Pick Up The Rock — Problem Solving

by Paul Grimsley

Not Every Task Is Sisyphean

I dislike articles that start with an assumption that you are doing badly, or that you are in the kind of position where nothing can be done to directly handle the problem, and then the solution is a workaround that never handles the damned situation. What use is that?

If I am walking down the path and there is a huge rock in the way I am not going to spend the rest of my life walking around it, I am going to pick the rock up and move it out of the way.

Life hacks sometimes, like hacks themselves, are based on the notion that you can short-cut a process or somehow eliminate some amount of the hard work all the suckers usually engage in. Sometimes this doesn’t work, or has an appearance of working that is really only a short term fix, and is never going to pay out the long term dividends that you are looking for.

Marketing is full of people that want to shoot you like a rocket up the rankings, and sales techniques are likewise often engineered for a wham bam thank you mam kind of approach. This is great if you really aren’t looking to establish a customer base that you can upsell, or if you don’t care if you burn and churn with your clients.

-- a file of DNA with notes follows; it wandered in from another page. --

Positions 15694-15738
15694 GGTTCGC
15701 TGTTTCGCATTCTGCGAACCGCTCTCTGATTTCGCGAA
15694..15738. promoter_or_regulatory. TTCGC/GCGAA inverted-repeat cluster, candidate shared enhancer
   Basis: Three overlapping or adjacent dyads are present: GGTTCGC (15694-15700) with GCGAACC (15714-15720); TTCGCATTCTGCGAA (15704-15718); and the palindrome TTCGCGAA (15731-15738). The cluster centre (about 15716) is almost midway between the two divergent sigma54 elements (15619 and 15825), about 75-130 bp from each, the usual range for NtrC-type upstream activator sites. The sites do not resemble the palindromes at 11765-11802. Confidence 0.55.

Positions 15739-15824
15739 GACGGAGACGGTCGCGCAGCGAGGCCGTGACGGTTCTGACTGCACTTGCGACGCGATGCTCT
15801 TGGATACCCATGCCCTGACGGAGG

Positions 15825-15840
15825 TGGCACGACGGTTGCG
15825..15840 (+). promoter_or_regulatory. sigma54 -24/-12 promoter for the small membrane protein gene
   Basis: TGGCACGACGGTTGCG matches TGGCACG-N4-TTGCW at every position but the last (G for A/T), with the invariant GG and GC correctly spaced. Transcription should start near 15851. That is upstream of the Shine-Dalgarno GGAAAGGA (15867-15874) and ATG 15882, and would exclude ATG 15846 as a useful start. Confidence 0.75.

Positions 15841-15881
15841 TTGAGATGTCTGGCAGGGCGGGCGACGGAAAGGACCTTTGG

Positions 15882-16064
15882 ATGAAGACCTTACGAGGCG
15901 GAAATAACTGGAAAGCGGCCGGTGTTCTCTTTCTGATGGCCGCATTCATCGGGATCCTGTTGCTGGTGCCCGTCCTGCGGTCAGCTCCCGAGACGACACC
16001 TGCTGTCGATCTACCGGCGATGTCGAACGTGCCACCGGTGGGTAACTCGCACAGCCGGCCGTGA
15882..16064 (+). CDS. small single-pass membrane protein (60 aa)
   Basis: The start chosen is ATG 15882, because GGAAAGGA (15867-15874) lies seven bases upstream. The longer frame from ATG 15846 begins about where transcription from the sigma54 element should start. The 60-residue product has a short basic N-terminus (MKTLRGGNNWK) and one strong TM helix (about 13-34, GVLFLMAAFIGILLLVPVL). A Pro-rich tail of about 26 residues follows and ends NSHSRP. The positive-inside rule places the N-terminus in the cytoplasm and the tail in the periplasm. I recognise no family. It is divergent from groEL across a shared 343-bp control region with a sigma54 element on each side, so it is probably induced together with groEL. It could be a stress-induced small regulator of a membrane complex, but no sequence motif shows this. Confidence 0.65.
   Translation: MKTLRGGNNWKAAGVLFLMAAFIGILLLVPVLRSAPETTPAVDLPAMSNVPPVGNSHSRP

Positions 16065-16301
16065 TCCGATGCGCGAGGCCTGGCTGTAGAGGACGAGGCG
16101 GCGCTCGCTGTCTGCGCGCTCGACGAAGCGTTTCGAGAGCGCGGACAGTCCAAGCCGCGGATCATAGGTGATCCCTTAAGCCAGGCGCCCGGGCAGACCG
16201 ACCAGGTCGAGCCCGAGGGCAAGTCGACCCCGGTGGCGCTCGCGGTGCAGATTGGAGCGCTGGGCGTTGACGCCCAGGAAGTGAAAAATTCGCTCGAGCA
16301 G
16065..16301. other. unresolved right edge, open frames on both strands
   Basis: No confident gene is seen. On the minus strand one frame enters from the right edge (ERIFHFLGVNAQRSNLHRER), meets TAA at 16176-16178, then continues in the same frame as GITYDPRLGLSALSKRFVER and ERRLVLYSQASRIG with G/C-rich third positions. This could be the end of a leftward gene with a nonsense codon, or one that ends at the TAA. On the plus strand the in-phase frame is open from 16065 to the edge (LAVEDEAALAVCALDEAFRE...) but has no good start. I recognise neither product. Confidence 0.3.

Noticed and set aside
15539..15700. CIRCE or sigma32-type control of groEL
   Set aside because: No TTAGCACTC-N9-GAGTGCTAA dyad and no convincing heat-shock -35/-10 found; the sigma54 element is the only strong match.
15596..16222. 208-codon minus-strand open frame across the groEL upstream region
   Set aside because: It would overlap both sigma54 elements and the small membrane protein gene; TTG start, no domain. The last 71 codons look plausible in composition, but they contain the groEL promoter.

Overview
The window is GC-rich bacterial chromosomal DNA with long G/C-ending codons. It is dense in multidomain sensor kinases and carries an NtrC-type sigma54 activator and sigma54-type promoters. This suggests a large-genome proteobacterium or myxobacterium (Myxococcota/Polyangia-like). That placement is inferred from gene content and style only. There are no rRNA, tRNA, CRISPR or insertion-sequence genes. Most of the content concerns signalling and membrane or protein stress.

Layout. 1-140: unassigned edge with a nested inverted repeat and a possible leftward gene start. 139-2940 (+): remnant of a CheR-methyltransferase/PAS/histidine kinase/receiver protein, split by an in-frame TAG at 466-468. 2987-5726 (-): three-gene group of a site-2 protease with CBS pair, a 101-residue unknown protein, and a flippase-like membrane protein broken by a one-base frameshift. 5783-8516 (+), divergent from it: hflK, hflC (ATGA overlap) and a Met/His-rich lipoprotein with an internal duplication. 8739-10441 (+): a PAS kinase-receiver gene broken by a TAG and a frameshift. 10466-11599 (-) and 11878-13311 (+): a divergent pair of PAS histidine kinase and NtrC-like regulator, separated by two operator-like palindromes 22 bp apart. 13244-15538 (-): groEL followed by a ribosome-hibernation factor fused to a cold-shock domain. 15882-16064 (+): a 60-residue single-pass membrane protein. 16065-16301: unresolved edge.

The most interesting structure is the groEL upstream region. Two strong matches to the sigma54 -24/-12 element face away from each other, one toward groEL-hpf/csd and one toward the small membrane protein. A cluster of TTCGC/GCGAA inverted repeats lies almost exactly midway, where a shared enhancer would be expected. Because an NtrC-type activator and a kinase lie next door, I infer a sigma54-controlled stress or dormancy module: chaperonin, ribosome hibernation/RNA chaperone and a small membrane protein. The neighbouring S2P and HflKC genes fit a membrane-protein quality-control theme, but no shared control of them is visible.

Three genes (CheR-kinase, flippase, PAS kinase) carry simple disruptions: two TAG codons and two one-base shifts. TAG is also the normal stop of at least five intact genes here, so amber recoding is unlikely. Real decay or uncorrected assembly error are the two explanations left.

For you to be in business you must be doing something right — could you be doing something better? Surely. There are not many people who don’t have some room for improvement, but when someone comes in with an attitude of building upon what you are already doing right, that seems to me to be a much better flow.

In terms of hacks and any kind of reliance upon them, there are a number of companies that find a formula and never deviate from it, and they are successful in spite of so-called economic conditions. Sometimes, the person that relies on hacks constantly is purely unable to follow through with a course of action, and so keeps changing around trying to find the perfect recipe for success, when they never really gave a particular method much of a chance to bear fruit. Try and identify when you are speaking to someone whether they work like this, and don’t necessarily throw away your tried and trusted methods of working just because they tell you it is “cutting edge”.

There really are few things that don’t have some kind of solution, and just because you haven't identified it yourself, that obviously doesn’t mean there isn’t one. When you ask someone if they can help you with a problem you want to make sure that the solution they are offering is actually addressed to that issue, not something else. A hack may also create brand new problems that cause you more trouble than just tackling the actual issue would do.

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